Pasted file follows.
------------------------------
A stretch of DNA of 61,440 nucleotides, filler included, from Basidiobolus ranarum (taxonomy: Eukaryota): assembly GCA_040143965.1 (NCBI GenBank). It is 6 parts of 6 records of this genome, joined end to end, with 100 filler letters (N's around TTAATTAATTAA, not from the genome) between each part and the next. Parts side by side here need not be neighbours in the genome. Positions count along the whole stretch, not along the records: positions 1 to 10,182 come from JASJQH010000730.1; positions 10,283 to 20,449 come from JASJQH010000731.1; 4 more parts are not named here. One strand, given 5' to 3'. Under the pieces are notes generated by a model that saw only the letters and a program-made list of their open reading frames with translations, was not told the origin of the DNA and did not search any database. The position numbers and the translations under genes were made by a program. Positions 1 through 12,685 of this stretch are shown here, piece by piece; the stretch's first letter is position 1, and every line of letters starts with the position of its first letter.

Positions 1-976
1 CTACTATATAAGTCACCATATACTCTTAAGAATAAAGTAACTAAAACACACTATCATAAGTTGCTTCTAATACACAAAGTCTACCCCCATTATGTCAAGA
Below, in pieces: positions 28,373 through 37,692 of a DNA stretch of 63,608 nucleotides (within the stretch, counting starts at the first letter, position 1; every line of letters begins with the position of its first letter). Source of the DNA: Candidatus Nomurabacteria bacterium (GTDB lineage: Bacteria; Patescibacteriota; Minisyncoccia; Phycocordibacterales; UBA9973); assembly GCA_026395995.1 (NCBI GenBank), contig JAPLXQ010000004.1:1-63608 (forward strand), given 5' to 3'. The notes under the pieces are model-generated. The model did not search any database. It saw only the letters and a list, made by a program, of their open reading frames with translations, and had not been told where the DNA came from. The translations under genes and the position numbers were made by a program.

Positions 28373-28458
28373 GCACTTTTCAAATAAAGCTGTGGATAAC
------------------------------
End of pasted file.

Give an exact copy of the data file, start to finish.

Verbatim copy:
A stretch of DNA of 61,440 nucleotides, filler included, from Basidiobolus ranarum (taxonomy: Eukaryota): assembly GCA_040143965.1 (NCBI GenBank). It is 6 parts of 6 records of this genome, joined end to end, with 100 filler letters (N's around TTAATTAATTAA, not from the genome) between each part and the next. Parts side by side here need not be neighbours in the genome. Positions count along the whole stretch, not along the records: positions 1 to 10,182 come from JASJQH010000730.1; positions 10,283 to 20,449 come from JASJQH010000731.1; 4 more parts are not named here. One strand, given 5' to 3'. Under the pieces are notes generated by a model that saw only the letters and a program-made list of their open reading frames with translations, was not told the origin of the DNA and did not search any database. The position numbers and the translations under genes were made by a program. Positions 1 through 12,685 of this stretch are shown here, piece by piece; the stretch's first letter is position 1, and every line of letters starts with the position of its first letter.

Positions 1-976
1 CTACTATATAAGTCACCATATACTCTTAAGAATAAAGTAACTAAAACACACTATCATAAGTTGCTTCTAATACACAAAGTCTACCCCCATTATGTCAAGA
Below, in pieces: positions 28,373 through 37,692 of a DNA stretch of 63,608 nucleotides (within the stretch, counting starts at the first letter, position 1; every line of letters begins with the position of its first letter). Source of the DNA: Candidatus Nomurabacteria bacterium (GTDB lineage: Bacteria; Patescibacteriota; Minisyncoccia; Phycocordibacterales; UBA9973); assembly GCA_026395995.1 (NCBI GenBank), contig JAPLXQ010000004.1:1-63608 (forward strand), given 5' to 3'. The notes under the pieces are model-generated. The model did not search any database. It saw only the letters and a list, made by a program, of their open reading frames with translations, and had not been told where the DNA came from. The translations under genes and the position numbers were made by a program.

Positions 28373-28458
28373 GCACTTTTCAAATAAAGCTGTGGATAAC